Feature Contributors

Column: Vic and Max continue rich legacy of Bonded Oil

Dear readers,

I always enjoy the car show at Kennedy Park every summer. Today’s story began last summer as I was admiring Pete McCorkle’s entry in the show, a 1966 Fleetside pickup truck.

I commented on what a shame it was that vehicles would all be electric in a few years. A fellow standing next to me said, “I sure hope not, I just opened my gas station.”

The fellow was Vic Mirza. He along with his business partner, Max Akram, are the new owners of Bonded Oil. 

I almost forgot about that conversation until last week when I stopped at Bonded Oil for gas. Having forgotten to stop by the store for milk, I went inside and discovered that Bonded sells local milk produced at the Flatrock Creamery. I also discovered that Bonded Oil is in good hands.

Locals have been receiving excellent service from Bonded Oil for generations. Old-timers remember when the station was owned by Jerry Martin. Jerry’s famous motto was painted on the sign, “It’s nice to be important, but it’s more important to be nice.”



Old-old-timers will remember that Jerry took over from the original owner Bruce Wright. After Jerry it was Jerry’s son, Bruce Martin, namesake of the original owner, who carried on the tradition of great service.

Bruce Martin, a contemporary of mine, is the owner I knew best. Bruce and his late wife, Mary, had three daughters, Cisma, Kylie, and Kari. 

Perhaps none of their daughters had the calling to take over Bonded. It was a sad day when Bonded Oil closed on Sept. 30, 2014. Coincidentally, that date was the 59th anniversary of the death of James Dean. Bonded Oil had been in business for 76 years. If James Dean ever drove though Shelbyville, he could have filled his tank at Bonded. 

It looked like Bonded Oil had come to an end like many other Shelbyville gas stations from the past. Totten’s Pure is now Speedway.  Ogden’s Sunoco is now Valero. Vaught’s is Conoco. Mean’s Texico is long gone. Finally, George Arthur’s Pure Station that set the world record for the number of soft drink machines is only a memory.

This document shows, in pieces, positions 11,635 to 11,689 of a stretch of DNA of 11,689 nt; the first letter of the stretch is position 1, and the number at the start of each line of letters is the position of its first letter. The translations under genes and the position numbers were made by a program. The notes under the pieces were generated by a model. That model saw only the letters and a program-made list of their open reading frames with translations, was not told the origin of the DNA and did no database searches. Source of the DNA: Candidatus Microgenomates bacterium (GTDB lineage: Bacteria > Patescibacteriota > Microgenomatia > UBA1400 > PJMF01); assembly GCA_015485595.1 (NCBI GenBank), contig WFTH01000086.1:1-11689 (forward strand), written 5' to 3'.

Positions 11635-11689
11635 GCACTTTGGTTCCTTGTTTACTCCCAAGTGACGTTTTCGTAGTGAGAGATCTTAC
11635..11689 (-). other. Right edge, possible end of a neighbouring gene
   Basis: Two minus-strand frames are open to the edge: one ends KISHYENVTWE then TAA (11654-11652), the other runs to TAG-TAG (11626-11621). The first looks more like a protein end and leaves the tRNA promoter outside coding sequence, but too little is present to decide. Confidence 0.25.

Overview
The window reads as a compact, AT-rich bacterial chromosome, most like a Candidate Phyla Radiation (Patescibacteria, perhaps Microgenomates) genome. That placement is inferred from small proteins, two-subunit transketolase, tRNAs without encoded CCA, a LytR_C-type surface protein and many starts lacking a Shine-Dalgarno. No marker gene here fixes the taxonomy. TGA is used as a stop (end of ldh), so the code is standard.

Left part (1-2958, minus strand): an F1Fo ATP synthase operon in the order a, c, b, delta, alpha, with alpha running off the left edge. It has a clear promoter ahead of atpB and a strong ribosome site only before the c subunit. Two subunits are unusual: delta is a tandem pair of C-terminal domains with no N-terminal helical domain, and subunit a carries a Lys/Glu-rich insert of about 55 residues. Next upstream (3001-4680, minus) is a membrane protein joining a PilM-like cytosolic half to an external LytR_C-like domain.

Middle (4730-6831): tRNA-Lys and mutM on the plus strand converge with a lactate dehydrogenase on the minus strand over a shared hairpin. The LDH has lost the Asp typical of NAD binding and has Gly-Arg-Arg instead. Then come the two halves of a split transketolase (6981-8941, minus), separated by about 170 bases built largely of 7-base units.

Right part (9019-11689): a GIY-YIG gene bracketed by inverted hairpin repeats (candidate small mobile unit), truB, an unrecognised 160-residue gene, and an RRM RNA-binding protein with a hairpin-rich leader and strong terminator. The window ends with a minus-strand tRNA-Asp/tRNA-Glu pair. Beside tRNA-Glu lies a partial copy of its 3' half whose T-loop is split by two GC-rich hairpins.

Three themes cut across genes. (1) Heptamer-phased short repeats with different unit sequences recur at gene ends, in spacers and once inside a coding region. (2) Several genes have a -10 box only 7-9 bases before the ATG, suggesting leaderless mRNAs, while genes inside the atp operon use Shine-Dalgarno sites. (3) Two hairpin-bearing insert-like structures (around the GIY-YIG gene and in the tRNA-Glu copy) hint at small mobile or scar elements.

Vic and Max knew that they were buying more than a piece of real estate when they bought the closed business. Vic treasures a photo of his handshake with the late Jerry Martin memorializing the moment they closed the deal. Transferred along with that piece of real estate was the Tao of Bonded Oil summed up in that famous motto, “It’s nice to be important, but it’s more important to be nice.”

It took Vic and Max a long time and a lot of hard work to build the new building before reopening Bonded Oil this past June. They try to always have the lowest gas prices in town.

They also provide the services that made Bonded Oil popular for generations. Vic and Max will cash your payroll or government check.  If for any reason you want help pumping gas, call 317-699-6189 and someone will come out and pump your gas. 

Local employees include Lexi Farley, Mindy Rivera and Gloria Michaels-Brown, who manages the store. Gloria is the daughter of one of my grade school classmates. She speaks highly of Vic and Max and is proud to be carrying on the tradition of providing excellent service for a new generation of Bonded customers.

Gloria pointed out that in addition to milk from Flatrock Creamery they also carry a selection of cheesecakes from “The Cheesecake Lady.” Other favorites include amazing salads prepared fresh daily along with wraps, cold subs, and Hunt Brothers Pizza.

Free delivery also is available.

Bonded Oil is back thanks to Vic and Max. If only electric cars are made in the next few years, I think Pete McCorkle will still be able to gas up his 1966 Fleetside Chevy pickup truck at there.

Both are a part of Shelbyville’s Americana that hopefully will be around for future generations.

 See you all next week, same Schwinn time, same Schwinn channel.

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